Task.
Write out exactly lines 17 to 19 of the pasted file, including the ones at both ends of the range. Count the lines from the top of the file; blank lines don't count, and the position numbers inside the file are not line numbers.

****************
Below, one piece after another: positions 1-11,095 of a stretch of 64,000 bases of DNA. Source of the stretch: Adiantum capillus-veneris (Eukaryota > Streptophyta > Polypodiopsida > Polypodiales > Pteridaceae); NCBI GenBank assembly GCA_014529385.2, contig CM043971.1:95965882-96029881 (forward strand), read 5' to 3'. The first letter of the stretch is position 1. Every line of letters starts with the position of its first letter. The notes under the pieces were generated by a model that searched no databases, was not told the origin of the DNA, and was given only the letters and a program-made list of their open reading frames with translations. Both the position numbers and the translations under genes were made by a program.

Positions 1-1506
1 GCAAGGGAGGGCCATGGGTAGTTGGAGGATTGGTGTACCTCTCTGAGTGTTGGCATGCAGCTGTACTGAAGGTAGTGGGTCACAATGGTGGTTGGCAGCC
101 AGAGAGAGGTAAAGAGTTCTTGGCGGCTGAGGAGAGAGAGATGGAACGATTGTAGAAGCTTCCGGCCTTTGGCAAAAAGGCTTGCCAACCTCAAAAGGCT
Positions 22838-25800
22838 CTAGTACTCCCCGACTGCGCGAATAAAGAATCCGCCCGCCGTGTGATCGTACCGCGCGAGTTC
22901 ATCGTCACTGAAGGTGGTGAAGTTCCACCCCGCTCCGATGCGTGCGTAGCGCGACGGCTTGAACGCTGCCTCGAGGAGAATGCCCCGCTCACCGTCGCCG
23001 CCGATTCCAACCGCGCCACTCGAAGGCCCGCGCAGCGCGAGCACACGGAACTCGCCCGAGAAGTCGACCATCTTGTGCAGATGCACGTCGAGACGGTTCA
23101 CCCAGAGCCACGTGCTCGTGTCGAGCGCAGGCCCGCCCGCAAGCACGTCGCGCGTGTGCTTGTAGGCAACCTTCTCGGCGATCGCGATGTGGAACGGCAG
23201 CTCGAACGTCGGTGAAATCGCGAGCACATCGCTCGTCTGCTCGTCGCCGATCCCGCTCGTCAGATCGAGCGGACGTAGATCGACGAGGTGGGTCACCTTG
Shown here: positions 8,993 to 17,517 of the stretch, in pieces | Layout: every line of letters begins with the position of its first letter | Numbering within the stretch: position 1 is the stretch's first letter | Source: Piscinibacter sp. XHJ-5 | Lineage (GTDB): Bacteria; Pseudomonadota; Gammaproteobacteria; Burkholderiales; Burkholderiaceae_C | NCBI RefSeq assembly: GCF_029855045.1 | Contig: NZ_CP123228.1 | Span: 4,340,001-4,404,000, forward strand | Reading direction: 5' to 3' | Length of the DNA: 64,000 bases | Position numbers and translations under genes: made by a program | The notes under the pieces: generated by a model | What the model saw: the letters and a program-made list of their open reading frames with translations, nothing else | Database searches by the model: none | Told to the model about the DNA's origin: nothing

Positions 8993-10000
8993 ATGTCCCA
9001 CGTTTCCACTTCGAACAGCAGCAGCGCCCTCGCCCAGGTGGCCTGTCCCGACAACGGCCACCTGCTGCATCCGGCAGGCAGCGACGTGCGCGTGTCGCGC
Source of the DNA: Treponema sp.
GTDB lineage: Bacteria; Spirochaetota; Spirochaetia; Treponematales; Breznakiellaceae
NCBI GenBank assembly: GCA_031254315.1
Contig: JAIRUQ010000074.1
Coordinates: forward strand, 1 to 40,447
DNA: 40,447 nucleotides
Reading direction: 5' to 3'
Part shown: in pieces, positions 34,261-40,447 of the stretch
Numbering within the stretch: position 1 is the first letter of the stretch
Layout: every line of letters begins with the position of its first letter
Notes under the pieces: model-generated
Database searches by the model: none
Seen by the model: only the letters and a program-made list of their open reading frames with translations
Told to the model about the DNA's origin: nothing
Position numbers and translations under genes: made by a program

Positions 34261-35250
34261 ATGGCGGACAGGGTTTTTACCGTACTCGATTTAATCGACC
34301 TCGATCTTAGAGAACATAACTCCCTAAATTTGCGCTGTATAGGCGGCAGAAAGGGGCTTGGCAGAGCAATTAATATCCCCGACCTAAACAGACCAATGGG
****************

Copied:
NCBI GenBank assembly: GCA_031254315.1
Contig: JAIRUQ010000074.1
Coordinates: forward strand, 1 to 40,447